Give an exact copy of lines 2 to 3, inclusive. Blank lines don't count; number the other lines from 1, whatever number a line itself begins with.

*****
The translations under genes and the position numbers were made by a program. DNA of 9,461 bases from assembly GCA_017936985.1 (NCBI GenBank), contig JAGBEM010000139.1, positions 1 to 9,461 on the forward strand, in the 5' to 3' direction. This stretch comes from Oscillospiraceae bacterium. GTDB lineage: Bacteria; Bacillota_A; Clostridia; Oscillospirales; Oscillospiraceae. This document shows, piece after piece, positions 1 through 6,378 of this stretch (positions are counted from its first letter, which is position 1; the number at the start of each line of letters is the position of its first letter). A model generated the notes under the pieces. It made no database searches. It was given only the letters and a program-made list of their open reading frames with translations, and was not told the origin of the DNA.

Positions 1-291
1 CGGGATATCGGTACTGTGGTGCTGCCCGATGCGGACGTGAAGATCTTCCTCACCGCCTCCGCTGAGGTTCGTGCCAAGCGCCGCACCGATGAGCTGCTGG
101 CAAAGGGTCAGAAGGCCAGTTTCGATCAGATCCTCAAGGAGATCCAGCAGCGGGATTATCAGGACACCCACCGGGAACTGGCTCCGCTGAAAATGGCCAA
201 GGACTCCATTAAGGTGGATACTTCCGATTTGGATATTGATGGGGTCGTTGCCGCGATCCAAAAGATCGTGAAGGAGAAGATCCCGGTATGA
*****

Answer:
Positions 1-291
1 CGGGATATCGGTACTGTGGTGCTGCCCGATGCGGACGTGAAGATCTTCCTCACCGCCTCCGCTGAGGTTCGTGCCAAGCGCCGCACCGATGAGCTGCTGG